Thou hast created us for Thyself, and our heart is not quiet until it rests in Thee – Augustine
The human heart is so restless isn’t it?
Our soul’s break like ocean waves, always changing, always moving, always rolling over, under, through and around life.
We want. We want a lot of things. Then when we get them we want more. Or different. It’s not wrong to want things but if what we have (or don’t have) determines who we are, determines our contentment, we’re in a losing game.
I heard it said once (or a thousand times) that one proof of God’s existence is our human longing for him. I understand the reasoning behind it; we crave something bigger than ourselves, all-powerful, divine. Therefore, our desire for it means it must exist…somewhere.
C.S. Lewis summarized part of this thought when he said;
If we find ourselves with a desire that nothing in this world can satisfy, the most probable explanation is that we were made for another world.
I do love that thought. It rings mostly true. The problem is that my heart longs for a lot of things; Narnia, a month-long cruise, world peace (truly).
They can’t all be true.
I’m oversimplifying that point to share something that I’ve realized about myself lately.
God calms my restlessness in a way nothing else ever has. Ever.
For me, that reality is a stronger proof than my heart’s desire for him to be true. Desire is good but to experience the reality of the desire if what births relationship.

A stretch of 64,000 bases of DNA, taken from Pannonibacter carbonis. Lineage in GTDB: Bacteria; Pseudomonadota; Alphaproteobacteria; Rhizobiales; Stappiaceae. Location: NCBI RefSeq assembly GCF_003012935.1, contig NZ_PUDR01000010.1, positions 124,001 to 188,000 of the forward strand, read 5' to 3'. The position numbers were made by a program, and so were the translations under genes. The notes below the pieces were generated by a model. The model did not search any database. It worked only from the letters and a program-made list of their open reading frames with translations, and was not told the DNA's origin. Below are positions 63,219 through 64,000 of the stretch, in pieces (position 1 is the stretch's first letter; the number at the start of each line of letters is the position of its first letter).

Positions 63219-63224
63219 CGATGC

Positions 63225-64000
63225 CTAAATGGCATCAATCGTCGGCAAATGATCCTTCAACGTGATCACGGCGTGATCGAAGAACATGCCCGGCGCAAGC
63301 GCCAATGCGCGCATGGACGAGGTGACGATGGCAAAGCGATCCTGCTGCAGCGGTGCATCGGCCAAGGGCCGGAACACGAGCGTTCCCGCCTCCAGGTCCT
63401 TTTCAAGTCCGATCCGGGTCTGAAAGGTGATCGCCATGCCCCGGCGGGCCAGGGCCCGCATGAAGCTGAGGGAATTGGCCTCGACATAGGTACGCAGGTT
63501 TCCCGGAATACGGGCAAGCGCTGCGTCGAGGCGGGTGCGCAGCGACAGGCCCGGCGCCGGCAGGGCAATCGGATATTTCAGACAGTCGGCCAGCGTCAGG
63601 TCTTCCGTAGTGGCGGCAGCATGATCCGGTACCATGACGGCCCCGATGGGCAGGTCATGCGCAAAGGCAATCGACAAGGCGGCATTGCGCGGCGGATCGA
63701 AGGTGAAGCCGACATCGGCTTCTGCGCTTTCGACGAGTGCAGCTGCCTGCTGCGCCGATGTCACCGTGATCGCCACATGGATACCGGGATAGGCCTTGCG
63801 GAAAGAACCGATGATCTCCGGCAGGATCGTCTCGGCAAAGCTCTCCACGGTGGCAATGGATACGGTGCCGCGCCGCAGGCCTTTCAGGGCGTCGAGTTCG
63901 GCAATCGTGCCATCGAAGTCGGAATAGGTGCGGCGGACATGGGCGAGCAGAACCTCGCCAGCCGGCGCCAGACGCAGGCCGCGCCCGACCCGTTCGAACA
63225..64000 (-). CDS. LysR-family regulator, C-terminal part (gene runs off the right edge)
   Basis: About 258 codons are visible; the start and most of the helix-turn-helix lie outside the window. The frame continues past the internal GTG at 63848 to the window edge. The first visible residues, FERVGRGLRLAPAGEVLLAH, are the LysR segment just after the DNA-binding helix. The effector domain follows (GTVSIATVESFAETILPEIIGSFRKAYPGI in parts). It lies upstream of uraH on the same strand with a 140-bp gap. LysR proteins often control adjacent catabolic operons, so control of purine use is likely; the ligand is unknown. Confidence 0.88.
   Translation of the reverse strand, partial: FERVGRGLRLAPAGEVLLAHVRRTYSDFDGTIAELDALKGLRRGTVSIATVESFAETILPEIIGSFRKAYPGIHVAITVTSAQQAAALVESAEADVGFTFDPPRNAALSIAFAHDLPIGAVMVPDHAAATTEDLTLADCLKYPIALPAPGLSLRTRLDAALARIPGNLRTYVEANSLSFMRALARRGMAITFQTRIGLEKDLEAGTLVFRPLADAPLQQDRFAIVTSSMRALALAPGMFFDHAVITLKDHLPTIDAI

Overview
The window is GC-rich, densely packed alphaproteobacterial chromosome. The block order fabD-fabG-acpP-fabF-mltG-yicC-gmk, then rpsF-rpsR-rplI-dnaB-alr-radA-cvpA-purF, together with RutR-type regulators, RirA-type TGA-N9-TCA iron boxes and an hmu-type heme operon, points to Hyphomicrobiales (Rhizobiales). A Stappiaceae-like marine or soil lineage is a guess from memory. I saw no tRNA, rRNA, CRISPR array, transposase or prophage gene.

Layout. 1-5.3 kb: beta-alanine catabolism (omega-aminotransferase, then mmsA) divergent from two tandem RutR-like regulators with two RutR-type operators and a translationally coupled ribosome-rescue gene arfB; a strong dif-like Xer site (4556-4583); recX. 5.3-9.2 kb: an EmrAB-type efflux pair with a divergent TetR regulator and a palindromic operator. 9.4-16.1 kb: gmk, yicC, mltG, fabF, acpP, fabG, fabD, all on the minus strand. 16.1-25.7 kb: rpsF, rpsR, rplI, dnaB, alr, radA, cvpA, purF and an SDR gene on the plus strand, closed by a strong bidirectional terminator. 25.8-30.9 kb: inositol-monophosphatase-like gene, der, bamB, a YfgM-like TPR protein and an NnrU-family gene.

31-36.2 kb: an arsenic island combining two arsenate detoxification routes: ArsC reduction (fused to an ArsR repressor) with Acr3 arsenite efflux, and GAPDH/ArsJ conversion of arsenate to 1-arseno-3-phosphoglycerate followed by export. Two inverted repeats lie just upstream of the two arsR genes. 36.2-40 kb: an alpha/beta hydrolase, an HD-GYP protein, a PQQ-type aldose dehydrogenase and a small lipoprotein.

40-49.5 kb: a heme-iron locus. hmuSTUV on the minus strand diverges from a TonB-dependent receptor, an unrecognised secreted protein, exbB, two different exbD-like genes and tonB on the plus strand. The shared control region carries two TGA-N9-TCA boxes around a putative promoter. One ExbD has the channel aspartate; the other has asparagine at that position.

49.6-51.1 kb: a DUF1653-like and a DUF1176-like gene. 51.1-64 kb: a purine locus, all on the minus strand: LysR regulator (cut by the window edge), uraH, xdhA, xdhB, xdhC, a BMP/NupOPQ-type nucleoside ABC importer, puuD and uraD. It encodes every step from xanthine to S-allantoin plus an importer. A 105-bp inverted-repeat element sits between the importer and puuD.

Faith is difficult to describe. The invisible caress of God’s hand on my soul is even harder.
It’s all calming words that come to mind when I think about it - hush, quell, still.
But, here’s the thing. It’s not a flimsy, pat-on-the-back, sort of comfort. It’s a tough as nails strength to continue through the day and live with love. I need that strength. Because the pain doesn’t vanish; life hurts but God is real. It’s not trite belief, it can’t be. If it was I would crumble in the face of life. We all would.
The life-changing gift that God gives, that my faith gives, is the ability to discern, to write, to speak with truth and grace, to forgive. It’s the gifts of courage and healing and hope. It’s my lifeblood. It’s Jesus Christ. All present in the midst of pain.
These days I’m learning the depth of my need.
To quote Augustine again:
Who can map out the various forces at play in one soul? Man is a great depth, O Lord. The hairs of his head are easier by far to count than his feeling, the movements of his heart.
I need God.
Last night Tom and I were talking about faith. Over a bowl of cheese. Because, well, that’s all I could find the energy to serve him for dinner. I’m a working woman, people. Tom will have strong bones and be very thin.
I told him the hardest part of my faith is staying present.
It’s so easy for me to disconnect from life. To sort of course along in the parallel universe of my own mind for hours and days at a time. I’m physically present but emotionally and mentally a million miles away. That can make a living, breathing, God-given, people-serving faith…difficult and somewhat sporadic. It makes me a natural writer and a less natural conversationalist.
Engaging, really engaging with life takes work. It takes courage because life is painful.
One of the key ways I check the levels of my emotional involvement with people is to assess how dependent I feel on God. It’s an extremely subjective “test” but it’s a good check for me. The more in desperate need of God I feel the more balanced and engaged I likely am.
My counseling program has taught me a lot about all this; healthy boundaries, refusing to retreat into my own mind, how to handle conflict. Yada, yaya. Or, more like, importada, importada.
Life is funny, the way it meanders and sometimes tears along. The way God is in the fibers of it; in the unexpected corners.What grace in our times of need.
I’m reminded of all that lately.
In Him I’ve found myself.
Or maybe it’s, when He found me He gave me myself.